Remember those blissful days back in April, before anyone knew about Rupert Murdoch's evil plans to take over the Wall Street Journal and the biggest media acquisition story going was the one about Chicago real estate magnate Sam Zell's plans to buy Tribune? Yeah, we thought we were done with that one too. Unfortunately, not yet! The Times, Journal and Los Angeles Times all take a look at the deal, scheduled to be completed tomorrow, and agree: The damn thing might not happen. Why?
Well, it's got something to do with the complexities of the deal's structure as relates to the recent turmoil in the stock market, none of which we fully understand. These people probably do:
"The deal," says the Journal, "has faced doubters since it was finalized April 1 after a long, tortuous auction that brought forward little interest in a purchase of the newspaper and TV empire. Chicago real-estate magnate Sam Zell ended up striking a deal in which he makes a very limited financial commitment to support a buyout; he has agreed to invest $315 million. The centerpiece of the deal is an employee share-ownership plan that is taking on debt and can utilize tax breaks afforded ESOPs to make repayment easier."
But, the Times tells us, "A lot has changed since April 2, when Tribune and Sam Zell, the real estate billionaire, announced the complex takeover. What looked then like a moderate slump in stock prices in the newspaper industry has turned into something worse, with Tribune suffering more than most, and the credit markets the company will rely on to shoulder its debt having gone from easy to tight... since then, the trading price has sunk, at one point last Tuesday dipping below $25 — the lowest, adjusted for splits, in nine years. In deal-making circles, a small discount for uncertainty until a transaction closes is standard. But in this kind of situation, with Friday's closing share price of $25.67, it's another matter, a discount of nearly 25 percent."
What's the problem? "The main reason for the investor skepticism is the heavy debt load that Chicago-based Tribune would be carrying after it went private, plus the continuing decline in advertising revenue and cash flow from the company's TV stations and newspapers, including the Los Angeles Times," according to the Los Angeles Times.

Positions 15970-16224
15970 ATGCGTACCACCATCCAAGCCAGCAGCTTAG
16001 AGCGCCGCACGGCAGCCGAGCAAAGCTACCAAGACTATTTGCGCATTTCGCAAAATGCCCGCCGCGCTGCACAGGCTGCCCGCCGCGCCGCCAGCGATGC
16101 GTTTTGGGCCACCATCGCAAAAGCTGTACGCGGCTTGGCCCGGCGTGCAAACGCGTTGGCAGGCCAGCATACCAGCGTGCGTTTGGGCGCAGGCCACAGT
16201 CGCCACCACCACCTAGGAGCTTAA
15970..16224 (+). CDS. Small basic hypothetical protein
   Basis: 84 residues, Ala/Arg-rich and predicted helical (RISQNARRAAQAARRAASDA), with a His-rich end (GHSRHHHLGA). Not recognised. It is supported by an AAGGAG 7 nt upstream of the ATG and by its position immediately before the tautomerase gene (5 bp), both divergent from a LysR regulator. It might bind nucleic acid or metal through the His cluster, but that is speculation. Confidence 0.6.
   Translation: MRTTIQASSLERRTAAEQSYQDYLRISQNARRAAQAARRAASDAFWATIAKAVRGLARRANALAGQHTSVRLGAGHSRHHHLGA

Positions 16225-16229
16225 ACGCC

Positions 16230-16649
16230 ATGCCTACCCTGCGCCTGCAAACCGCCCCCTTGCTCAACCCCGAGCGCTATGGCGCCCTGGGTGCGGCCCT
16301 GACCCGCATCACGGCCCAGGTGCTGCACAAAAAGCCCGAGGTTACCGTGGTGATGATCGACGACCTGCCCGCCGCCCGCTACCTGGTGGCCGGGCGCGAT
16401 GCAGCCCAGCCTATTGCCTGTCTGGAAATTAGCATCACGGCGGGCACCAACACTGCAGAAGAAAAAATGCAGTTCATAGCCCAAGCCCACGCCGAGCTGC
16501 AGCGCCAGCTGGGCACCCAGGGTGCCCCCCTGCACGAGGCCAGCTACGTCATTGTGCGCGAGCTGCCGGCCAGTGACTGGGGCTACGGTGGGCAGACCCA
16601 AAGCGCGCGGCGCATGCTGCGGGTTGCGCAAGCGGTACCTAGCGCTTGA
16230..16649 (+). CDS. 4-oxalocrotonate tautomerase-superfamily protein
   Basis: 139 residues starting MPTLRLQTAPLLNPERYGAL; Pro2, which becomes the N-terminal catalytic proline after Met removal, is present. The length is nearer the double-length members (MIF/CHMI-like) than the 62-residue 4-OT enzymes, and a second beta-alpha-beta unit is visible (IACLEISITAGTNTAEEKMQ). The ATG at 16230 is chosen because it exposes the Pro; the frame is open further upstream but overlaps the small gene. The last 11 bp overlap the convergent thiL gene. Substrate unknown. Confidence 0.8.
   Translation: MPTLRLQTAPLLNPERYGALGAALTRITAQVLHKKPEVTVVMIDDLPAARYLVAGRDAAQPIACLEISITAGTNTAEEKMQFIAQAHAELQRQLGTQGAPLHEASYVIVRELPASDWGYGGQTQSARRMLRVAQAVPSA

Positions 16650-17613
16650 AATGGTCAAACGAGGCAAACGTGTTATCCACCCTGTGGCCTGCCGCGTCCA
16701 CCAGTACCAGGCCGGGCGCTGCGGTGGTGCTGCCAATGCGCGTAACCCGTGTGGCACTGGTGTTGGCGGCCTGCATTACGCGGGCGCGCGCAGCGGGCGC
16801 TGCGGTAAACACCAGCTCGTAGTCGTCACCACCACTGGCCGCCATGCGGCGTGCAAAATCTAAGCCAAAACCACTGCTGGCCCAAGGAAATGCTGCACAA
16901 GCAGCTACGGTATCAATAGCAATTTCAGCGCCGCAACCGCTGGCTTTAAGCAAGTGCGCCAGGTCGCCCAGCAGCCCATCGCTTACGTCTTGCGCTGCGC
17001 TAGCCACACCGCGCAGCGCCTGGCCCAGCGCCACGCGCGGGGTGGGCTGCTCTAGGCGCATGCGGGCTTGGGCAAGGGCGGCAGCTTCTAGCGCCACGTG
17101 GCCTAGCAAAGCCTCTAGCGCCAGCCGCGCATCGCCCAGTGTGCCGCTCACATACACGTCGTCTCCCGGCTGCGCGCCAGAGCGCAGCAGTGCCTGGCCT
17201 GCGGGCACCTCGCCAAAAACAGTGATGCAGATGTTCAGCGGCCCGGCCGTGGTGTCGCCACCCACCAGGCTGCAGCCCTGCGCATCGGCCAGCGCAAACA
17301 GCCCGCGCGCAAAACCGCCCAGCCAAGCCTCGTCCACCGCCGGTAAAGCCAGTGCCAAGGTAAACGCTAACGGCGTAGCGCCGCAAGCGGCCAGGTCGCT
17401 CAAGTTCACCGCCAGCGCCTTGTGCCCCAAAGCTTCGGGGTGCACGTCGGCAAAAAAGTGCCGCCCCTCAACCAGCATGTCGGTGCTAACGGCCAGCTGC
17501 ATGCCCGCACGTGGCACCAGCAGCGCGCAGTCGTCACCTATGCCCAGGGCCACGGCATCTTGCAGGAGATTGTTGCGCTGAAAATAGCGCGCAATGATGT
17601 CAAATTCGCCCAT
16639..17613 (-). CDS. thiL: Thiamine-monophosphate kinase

What now? The NYT offers three possibilities. One, the deal goes through as planned, and Tribune takes on a assload more debt than initially planned. The second option assumes the deal fizzles out, leaving Tribune with heavy (but slightly less than the aforementioned assload) debt and none of the tax advantages that made the plan so attractive initially. The third choice? Zell renegotiates the deal. How would that fly?
"It'd take a shareholder vote to change the price, and all hell would break loose," a private equity executive tells the LAT, "but I'm betting all hell breaks loose."
Still, business reporting being what it is, you can always find optimists.
- NYT: "Still, shareholders will almost certainly approve the deal, analysts and bankers say, if only because there is no better choice before them."
- WSJ: "While some analysts have wondered whether Mr. Zell might back out, his limited exposure may give him little reason to do so. A person close to Mr. Zell said, 'Sam's perspective on his investment in Tribune hasn't changed. He is a long-term value investor and has an outlook that stretches well beyond a month or a quarter.'"
- LAT: "More bullish observers said that Tribune still had the cash flow to cover its projected debt payments and could raise money by selling such attractive properties as its one-third stake in the Food Network, which some analysts have estimated is worth $1 billion."
So there you have it. The way it looks now, the only people who might really get screwed on the deal are Tribune employees. The deal relies on an "Employee Stock Ownership Plan, a type of benefit program that invests primarily in the employer company's stock. After the ESOP is formed here, it will buy the Tribune stock and become the sole owner of the Tribune Company; already, the company has halted contributions to most employees' retirement plans, money that will be used to help finance the ESOP." Should things go south, these are the people who are going to pay the price. Well, them and those of us who have to actually read about this stuff for a living.
Feel smarter now? Good!